In brief

  • Honeywell will release a 64 QV quantum computer within three months.
  • Once live, this will be the most powerful quantum computer in existence.
  • Bitcoin should be safe against quantum computer developments for at least a decade.

Honeywell, a multi-national technologies conglomerate and one of the earliest movers in the computing industry has announced that it will release the world's most powerful quantum computer in the coming months.

The new quantum computer will have a quantum volume of at least 64. Quantum Volume (QV) is a term used to describe the relative power of quantum computers compared to previous models. The metric takes into consideration a variety of different parameters, including the number of quantum bits (qubits) the machine has, in addition to gate error rates, among other things.

Honeywell's new machine is a bigger beast than the previous record-holder—Google's 54-qubit Sycamore processor, unveiled last October.

Honeywell credits its recent achievement to longer-lasting trapped ion qubits, made possible by what the firm describes as its trapped-ion, quantum charge-coupled device architecture.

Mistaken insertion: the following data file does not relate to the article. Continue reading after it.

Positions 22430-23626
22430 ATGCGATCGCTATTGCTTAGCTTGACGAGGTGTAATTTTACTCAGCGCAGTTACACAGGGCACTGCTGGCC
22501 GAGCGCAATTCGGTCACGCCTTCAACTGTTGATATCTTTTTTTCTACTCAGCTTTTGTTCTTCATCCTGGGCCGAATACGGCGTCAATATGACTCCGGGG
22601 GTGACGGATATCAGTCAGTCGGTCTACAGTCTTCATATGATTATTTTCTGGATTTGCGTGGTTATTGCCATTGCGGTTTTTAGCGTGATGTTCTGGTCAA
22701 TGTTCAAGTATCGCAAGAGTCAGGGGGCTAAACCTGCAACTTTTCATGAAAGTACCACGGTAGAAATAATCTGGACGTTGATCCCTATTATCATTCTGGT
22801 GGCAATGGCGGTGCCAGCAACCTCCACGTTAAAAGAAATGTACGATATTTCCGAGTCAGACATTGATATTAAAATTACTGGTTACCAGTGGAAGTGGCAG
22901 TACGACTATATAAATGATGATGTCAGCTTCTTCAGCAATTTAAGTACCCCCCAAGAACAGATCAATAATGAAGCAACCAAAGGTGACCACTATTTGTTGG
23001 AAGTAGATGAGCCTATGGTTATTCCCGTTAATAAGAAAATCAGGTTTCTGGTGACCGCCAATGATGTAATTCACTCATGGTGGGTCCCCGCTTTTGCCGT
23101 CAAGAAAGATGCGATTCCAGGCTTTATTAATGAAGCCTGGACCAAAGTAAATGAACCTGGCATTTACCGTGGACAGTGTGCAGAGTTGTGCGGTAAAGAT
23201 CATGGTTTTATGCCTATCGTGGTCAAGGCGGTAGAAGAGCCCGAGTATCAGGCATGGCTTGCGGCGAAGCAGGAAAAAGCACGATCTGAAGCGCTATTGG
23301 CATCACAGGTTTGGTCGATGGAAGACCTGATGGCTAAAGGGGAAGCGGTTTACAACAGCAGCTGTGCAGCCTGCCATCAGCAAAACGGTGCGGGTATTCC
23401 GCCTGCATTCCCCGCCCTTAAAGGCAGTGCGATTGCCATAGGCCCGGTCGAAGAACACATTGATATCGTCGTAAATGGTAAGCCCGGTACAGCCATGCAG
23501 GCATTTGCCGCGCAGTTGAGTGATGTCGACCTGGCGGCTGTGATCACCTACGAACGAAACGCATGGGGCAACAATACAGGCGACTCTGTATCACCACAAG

An encryption breaking machine

One of the major ways in which quantum computers differ from traditional computers used for everyday tasks is the way they process information. By wielding the laws of quantum mechanics to process data, quantum computers are able to solve particular mathematical problems that traditional computers would struggle with, such as identifying huge prime numbers and simulating complex molecules.

There are some concerns that quantum computers like Honeywell's new machine could, at some point, possess the quantum chops necessary to crack strong encryption techniques like SHA-256, the hash function used to secure the Bitcoin blockchain.

If Bitcoin's encryption algorithm were ever cracked, the attacker would be able to rework the Bitcoin blockchain to his/her will, including potentially rewriting previously established blocks and reversing transactions.

However, it appears these concerns can be forestalled for the next decade or so, as current research indicates it will still take around 10 years for quantum computers to scale to a point where they could successfully attack cryptographically secured blockchains. And that's if they can even scale at all.